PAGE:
The length of time a person stays on Suboxone, i.e. buprenorphine treatment, has become a needlessly-heated issue. Readers of my blog, SuboxoneTalkZone, likely know my opinions on the topic.
I recently met with the parents of one of my buprenorphine patients who were frustrated over their son’s ‘lack of progress.’ They complained that he has been on Suboxone for three years, and wondered when I would finally get him off the medication. They pointed out how sick he gets when he forgets to have the medication refilled, saying that he is just as ‘dependent’ as he was when he was taking heroin.
I am glad, at such times, that I don’t have to search my conscience to determine whether my treatment plan has a financial incentive. In short, it doesn’t. If anything, my financial incentive would be to get everyone off buprenorphine as quickly as possible. I have a long waiting list of people who are hoping for a spot in treatment. And since new patients usually need a higher level of care, bringing in new patients results in more ‘business.’ Because of the 100-patient cap, the portion of my practice taken up by people on Suboxone has become a small, relatively-stable group of patients.
I’ll have a longer post on the issue at some point, but I wanted to get this information out as quickly as possible. If you are having trouble finding a physician, or even if you used to struggle to find a physican, please do everyone a solid be adding your name to a petition to raise the patient cap on prescribing buprenorphine or Suboxone.
The process only takes a couple minutes, and requires nothing but your name and email. If you aren’t certain if raising the cap is a good idea, read my snarky comments at Suboxone Talk Zone, and THEN sign the petition.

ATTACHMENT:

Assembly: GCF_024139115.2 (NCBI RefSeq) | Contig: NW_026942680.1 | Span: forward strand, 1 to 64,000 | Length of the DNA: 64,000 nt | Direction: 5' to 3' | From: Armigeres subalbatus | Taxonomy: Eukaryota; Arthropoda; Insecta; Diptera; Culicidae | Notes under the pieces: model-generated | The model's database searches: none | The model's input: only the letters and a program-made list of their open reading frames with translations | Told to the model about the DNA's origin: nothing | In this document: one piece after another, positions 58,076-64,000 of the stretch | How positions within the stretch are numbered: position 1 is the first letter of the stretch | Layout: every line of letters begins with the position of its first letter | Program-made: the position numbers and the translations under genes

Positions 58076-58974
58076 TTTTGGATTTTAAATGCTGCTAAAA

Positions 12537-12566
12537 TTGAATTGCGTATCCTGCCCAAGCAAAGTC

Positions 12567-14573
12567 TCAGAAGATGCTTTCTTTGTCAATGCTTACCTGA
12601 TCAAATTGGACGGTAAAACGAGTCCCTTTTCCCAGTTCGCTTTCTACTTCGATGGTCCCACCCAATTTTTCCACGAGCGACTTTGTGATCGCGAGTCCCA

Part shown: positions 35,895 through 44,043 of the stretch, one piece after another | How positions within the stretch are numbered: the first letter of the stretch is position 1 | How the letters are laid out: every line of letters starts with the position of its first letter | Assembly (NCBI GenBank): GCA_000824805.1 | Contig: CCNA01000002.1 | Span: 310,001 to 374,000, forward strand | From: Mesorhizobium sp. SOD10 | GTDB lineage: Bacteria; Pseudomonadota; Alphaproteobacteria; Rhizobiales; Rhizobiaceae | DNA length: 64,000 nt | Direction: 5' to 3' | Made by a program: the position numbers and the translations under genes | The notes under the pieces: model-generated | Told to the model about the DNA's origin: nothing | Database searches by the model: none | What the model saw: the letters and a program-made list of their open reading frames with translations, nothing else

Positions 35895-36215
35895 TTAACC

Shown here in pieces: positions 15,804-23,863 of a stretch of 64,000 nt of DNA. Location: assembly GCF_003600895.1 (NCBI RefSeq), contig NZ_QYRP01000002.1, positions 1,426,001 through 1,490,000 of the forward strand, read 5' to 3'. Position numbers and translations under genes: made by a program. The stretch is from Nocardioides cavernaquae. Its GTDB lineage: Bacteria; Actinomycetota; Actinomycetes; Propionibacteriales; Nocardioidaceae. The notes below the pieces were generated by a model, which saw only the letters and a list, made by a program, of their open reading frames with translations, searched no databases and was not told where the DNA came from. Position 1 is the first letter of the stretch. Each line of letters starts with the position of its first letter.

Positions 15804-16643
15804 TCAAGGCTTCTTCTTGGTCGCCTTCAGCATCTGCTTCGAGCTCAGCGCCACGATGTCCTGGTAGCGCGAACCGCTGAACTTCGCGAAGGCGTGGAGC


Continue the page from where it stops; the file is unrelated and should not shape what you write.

The important thing, though, is to sign the petition, here: http://wh.gov/QR6K
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My personal practice receives several calls per week by people asking for help in treating their addiction to pain medications or heroin, or often both. As people seeking treatment usually discover, each physician is capped at the total number of patients who can be treated with buprenorphine at any one time. During the first year of buprenorphine certification, physicians can have up to 30 patients under treatment at one time. After a year, a physician can apply to have the number increased to 100.
I have been at 100 patients for years, and I have relatively slow turnover, since I am an advocate for long-term treatment using buprenorphine. My wait-list has about 60 names, although when a spot opens up and I start calling people on the list, many of the numbers have been disconnected. Opioid dependence tends to do that to telephone accounts, either through poverty or death.